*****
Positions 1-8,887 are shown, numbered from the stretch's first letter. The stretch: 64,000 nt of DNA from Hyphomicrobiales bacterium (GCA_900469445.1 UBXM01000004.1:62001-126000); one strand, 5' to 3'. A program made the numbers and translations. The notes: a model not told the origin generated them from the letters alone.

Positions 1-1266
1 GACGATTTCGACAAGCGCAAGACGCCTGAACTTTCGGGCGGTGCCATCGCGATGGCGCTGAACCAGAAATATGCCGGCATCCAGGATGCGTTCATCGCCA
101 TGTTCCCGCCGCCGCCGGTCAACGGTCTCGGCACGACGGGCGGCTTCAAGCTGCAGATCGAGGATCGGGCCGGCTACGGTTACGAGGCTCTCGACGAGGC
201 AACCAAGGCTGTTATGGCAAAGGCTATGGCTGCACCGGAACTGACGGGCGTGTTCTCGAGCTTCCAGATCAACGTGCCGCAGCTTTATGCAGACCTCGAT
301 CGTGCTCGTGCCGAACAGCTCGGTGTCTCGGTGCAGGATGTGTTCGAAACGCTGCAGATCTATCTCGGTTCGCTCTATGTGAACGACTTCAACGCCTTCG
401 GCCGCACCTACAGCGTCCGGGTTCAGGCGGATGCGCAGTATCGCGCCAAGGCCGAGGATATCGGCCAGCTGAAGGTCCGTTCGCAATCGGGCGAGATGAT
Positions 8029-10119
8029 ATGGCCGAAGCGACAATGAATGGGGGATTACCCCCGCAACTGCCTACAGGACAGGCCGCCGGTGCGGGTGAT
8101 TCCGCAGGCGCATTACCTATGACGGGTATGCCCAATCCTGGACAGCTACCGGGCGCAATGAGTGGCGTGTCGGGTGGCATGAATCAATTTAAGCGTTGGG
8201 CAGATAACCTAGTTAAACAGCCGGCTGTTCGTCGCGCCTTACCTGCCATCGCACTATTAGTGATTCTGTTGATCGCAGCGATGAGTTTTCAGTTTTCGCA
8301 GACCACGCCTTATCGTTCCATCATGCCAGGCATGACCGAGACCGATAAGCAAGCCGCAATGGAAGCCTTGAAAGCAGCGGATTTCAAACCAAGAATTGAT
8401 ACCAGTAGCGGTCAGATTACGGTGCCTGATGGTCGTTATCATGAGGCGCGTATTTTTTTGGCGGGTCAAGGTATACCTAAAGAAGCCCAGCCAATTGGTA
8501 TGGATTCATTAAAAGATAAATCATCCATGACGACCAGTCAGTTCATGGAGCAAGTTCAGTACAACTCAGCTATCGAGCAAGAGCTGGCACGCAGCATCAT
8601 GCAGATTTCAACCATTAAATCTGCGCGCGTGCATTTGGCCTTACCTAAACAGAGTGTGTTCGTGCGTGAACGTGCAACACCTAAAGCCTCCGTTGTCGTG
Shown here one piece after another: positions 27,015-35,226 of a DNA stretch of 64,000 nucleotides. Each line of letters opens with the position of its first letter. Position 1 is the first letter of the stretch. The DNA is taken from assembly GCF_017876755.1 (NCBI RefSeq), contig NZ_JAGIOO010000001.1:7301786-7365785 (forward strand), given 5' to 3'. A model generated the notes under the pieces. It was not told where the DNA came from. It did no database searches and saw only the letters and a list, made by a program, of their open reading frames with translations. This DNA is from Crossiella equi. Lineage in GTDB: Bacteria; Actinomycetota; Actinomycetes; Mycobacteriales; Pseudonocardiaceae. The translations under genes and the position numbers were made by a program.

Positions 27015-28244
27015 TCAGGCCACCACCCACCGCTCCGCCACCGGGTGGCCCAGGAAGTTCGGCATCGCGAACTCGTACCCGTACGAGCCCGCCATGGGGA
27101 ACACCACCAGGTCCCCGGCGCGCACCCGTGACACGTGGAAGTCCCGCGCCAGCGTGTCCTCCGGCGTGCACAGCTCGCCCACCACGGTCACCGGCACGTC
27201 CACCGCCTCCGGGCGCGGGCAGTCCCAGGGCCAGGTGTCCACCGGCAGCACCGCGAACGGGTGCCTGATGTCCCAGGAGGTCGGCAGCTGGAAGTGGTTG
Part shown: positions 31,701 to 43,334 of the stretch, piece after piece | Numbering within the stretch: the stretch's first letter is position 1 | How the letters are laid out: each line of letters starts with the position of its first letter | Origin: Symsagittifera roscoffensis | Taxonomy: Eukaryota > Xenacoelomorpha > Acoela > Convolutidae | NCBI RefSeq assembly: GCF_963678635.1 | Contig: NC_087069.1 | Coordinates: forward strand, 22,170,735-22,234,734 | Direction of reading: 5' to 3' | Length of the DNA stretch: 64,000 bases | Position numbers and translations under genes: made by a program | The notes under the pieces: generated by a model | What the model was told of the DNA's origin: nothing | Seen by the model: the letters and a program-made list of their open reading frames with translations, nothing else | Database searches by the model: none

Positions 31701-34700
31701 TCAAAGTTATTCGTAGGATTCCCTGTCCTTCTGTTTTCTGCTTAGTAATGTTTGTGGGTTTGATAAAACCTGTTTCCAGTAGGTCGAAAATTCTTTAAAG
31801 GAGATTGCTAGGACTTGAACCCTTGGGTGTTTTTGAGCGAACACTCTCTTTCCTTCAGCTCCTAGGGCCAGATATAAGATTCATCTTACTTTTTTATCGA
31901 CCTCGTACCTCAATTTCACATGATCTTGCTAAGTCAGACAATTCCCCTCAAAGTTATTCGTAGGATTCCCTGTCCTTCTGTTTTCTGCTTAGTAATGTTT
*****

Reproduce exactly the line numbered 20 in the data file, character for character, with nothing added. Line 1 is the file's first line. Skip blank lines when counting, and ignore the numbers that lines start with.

27201 CACCGCCTCCGGGCGCGGGCAGTCCCAGGGCCAGGTGTCCACCGGCAGCACCGCGAACGGGTGCCTGATGTCCCAGGAGGTCGGCAGCTGGAAGTGGTTG